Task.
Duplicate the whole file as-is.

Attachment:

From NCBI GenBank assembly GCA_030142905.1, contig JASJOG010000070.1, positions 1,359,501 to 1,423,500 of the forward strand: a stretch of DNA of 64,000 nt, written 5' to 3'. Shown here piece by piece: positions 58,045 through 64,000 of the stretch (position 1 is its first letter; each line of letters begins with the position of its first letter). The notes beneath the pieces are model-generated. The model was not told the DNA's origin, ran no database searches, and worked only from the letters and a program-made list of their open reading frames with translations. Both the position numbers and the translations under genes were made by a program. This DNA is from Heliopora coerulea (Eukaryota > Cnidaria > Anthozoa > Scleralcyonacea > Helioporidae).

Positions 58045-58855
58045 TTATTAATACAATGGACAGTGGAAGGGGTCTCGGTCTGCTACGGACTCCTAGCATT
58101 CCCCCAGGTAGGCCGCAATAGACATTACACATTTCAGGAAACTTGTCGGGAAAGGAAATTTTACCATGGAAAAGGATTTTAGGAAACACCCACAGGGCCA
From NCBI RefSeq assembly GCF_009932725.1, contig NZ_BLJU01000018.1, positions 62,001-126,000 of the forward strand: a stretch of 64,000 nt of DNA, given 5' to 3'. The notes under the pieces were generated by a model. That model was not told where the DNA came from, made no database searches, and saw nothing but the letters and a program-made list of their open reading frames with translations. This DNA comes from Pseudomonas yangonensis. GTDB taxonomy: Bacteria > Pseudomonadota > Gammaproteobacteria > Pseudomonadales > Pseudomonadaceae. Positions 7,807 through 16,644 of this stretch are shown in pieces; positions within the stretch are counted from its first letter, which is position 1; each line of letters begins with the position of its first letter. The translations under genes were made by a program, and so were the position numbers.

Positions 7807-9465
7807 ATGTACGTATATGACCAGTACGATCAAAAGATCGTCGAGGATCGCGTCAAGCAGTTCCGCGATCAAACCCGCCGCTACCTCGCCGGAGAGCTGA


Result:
From NCBI GenBank assembly GCA_030142905.1, contig JASJOG010000070.1, positions 1,359,501 to 1,423,500 of the forward strand: a stretch of DNA of 64,000 nt, written 5' to 3'. Shown here piece by piece: positions 58,045 through 64,000 of the stretch (position 1 is its first letter; each line of letters begins with the position of its first letter). The notes beneath the pieces are model-generated. The model was not told the DNA's origin, ran no database searches, and worked only from the letters and a program-made list of their open reading frames with translations. Both the position numbers and the translations under genes were made by a program. This DNA is from Heliopora coerulea (Eukaryota > Cnidaria > Anthozoa > Scleralcyonacea > Helioporidae).

Positions 58045-58855
58045 TTATTAATACAATGGACAGTGGAAGGGGTCTCGGTCTGCTACGGACTCCTAGCATT
58101 CCCCCAGGTAGGCCGCAATAGACATTACACATTTCAGGAAACTTGTCGGGAAAGGAAATTTTACCATGGAAAAGGATTTTAGGAAACACCCACAGGGCCA
From NCBI RefSeq assembly GCF_009932725.1, contig NZ_BLJU01000018.1, positions 62,001-126,000 of the forward strand: a stretch of 64,000 nt of DNA, given 5' to 3'. The notes under the pieces were generated by a model. That model was not told where the DNA came from, made no database searches, and saw nothing but the letters and a program-made list of their open reading frames with translations. This DNA comes from Pseudomonas yangonensis. GTDB taxonomy: Bacteria > Pseudomonadota > Gammaproteobacteria > Pseudomonadales > Pseudomonadaceae. Positions 7,807 through 16,644 of this stretch are shown in pieces; positions within the stretch are counted from its first letter, which is position 1; each line of letters begins with the position of its first letter. The translations under genes were made by a program, and so were the position numbers.

Positions 7807-9465
7807 ATGTACGTATATGACCAGTACGATCAAAAGATCGTCGAGGATCGCGTCAAGCAGTTCCGCGATCAAACCCGCCGCTACCTCGCCGGAGAGCTGA